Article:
In a few years, the avant-garde will have moved past them to stake out new showy demonstrations of their own youthful importance. And because so much that the young think is now recorded for all time on Twitter and Instagram and wherever else they have migrated, the evidence of their no-longer-fully-acceptable positions will be forever available for all to see and judge. Will the world, even when it has re-evaluated and rehabilitated so many who have been temporarily written out of our common life, be gentle with those whose first sentient communal acts have been to demand the destruction of anyone who’s ever committed, by the then-current standards of the time, any wrong think?
It would be condign punishment for these young radicals to find themselves hoist with their own petard: to be the one group that is held to its own absurd cancel-culture standards once the dragon of cancelation turns around on them, and to be the only group ineligible for reevaluation and recontextualization, given its members’ eagerness to deprive everyone else of those graces.
The Greek tragedians would have appreciated just such a result, but we must avoid it, and make sure that it does not befall today’s woke brigades when they finally and truly wake up into the full nuance of adult thoughtfulness. Cancel culture is not their fault alone, but our fault collectively for having coddled them too long and indulged them too far. And even if we shared no fault with them, we should still let ‘em up easy, in Mr. Lincoln’s immortal words and thwarted plan. It is, after all, the American Way.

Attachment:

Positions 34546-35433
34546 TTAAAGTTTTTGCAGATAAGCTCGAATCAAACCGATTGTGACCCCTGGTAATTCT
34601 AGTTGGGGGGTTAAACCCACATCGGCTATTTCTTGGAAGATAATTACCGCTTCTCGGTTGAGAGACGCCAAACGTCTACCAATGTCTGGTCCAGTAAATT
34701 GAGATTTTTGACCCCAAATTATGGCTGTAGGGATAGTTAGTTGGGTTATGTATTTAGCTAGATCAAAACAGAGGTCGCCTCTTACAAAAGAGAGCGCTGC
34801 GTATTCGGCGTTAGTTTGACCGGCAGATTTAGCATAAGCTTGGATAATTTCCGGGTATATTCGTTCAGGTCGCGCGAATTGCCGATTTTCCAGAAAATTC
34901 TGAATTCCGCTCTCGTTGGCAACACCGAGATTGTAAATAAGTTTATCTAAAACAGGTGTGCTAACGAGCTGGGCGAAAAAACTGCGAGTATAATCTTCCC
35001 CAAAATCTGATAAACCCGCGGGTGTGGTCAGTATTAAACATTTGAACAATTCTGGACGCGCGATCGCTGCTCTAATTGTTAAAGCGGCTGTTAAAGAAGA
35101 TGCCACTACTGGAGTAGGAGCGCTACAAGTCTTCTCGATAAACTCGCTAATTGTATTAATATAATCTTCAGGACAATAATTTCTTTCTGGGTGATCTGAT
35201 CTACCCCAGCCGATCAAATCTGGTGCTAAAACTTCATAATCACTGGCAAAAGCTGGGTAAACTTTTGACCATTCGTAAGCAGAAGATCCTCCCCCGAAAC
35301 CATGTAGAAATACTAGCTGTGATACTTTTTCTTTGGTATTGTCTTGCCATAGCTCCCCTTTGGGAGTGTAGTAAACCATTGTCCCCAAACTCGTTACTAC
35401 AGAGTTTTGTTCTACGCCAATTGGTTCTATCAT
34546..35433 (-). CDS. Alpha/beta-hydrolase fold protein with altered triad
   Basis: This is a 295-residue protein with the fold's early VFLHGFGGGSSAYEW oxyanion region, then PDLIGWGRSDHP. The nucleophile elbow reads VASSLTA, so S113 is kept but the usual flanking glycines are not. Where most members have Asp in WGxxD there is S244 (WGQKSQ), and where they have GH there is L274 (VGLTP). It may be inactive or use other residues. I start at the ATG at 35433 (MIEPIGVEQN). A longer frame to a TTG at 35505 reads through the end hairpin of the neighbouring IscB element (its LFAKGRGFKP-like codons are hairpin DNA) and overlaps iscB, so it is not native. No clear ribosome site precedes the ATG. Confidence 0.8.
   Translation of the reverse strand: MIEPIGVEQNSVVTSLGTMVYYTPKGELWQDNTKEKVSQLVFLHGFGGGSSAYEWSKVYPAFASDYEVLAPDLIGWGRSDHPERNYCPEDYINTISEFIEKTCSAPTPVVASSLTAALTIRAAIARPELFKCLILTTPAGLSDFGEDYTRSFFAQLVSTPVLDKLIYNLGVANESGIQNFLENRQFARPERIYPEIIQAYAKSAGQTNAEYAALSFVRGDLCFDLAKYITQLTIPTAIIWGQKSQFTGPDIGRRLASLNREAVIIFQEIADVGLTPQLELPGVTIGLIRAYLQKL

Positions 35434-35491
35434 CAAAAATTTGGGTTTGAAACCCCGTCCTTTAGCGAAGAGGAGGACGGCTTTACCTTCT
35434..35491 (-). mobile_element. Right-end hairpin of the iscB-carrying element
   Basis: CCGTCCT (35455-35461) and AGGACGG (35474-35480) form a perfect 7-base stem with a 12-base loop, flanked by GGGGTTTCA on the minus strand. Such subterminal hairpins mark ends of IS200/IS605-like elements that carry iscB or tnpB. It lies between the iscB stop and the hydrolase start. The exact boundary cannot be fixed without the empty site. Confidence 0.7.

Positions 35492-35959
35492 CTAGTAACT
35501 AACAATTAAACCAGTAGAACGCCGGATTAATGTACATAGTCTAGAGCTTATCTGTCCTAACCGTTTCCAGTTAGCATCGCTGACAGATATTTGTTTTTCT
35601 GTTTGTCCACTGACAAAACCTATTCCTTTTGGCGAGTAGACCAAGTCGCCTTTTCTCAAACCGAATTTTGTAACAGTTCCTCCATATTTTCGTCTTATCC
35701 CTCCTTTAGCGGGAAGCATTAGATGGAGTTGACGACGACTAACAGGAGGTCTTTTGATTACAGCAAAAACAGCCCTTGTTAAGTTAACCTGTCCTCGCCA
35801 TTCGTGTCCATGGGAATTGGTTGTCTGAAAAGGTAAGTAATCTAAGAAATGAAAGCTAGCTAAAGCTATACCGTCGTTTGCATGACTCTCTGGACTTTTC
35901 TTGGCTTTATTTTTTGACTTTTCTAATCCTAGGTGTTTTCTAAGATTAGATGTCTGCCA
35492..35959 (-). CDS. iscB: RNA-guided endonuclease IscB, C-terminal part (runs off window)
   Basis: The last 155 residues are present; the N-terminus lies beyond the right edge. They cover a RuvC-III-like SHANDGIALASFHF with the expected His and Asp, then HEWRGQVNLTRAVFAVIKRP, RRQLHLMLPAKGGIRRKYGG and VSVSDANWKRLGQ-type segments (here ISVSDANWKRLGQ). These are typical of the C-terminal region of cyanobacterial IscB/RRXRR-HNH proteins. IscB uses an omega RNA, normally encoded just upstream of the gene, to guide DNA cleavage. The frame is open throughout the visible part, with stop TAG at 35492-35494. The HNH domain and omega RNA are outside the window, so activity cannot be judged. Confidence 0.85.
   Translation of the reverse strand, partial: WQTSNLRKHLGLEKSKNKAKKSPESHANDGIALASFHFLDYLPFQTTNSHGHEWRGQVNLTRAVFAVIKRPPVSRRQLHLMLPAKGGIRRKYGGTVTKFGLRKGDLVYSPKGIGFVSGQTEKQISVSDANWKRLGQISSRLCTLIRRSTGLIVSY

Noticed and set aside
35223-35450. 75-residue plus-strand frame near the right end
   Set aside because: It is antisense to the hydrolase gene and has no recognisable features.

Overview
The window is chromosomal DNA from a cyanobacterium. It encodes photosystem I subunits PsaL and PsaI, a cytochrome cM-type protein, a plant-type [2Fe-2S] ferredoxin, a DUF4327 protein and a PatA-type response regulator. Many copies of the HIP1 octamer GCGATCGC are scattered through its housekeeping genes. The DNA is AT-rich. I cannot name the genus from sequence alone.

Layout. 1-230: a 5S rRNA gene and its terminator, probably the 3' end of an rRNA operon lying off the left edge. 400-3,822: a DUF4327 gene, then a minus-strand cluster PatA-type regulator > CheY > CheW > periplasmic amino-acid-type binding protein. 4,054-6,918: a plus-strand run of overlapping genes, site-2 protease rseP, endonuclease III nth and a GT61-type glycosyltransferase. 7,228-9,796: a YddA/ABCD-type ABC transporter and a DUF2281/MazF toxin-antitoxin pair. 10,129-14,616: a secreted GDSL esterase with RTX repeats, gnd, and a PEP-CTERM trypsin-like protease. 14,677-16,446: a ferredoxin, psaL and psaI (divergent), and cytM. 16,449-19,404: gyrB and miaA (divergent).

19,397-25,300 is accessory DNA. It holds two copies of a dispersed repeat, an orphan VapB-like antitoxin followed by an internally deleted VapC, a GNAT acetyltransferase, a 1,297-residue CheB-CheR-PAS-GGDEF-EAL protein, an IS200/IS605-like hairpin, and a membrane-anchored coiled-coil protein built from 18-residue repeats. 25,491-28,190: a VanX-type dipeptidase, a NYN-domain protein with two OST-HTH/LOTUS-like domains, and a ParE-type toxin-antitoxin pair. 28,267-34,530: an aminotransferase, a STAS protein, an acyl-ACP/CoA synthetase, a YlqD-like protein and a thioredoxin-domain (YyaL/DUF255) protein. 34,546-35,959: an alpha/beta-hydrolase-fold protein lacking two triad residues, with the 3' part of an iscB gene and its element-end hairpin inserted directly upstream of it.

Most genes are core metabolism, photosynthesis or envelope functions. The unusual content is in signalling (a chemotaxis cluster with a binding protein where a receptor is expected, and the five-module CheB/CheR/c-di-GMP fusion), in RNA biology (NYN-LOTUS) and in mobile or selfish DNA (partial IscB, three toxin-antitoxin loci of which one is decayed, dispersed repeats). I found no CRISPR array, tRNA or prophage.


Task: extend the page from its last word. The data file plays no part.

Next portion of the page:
These kids may want to abjure that national tradition of second chances now, but when they very much want it later, we should make sure that it’s there for them, even as it’s there for the people whom they are temporarily trying to destroy.
We can do that best by protecting our places of work, investment and learning from viewpoint discrimination. The bans should ideally be voluntarily enacted by businesses and colleges across the country, but may well require legislation to move along institutions that are reluctant precisely because of their partial current capture by the woke mobs. We adults know, as we should have taught our young but apparently have not, the cultural, social and personal evils that are on the road of McCarthyite denunciations and exclusions, regardless of who is demanding them and against whom they are aimed. Putting these protections firmly in place would protect us all from the possibility of calamity every time social mores shift, in this technological age of pervasive intrusion and genuine “permanent records.”
The young people who now wander, entranced by their own conjurings, into the maw of Greek tragedy, will one day – even if they cannot see it now – thank us for our wisdom, and for our clemency.
Shepard is the coordinator of the Free Enterprise Project at the National Center for Public Policy Research.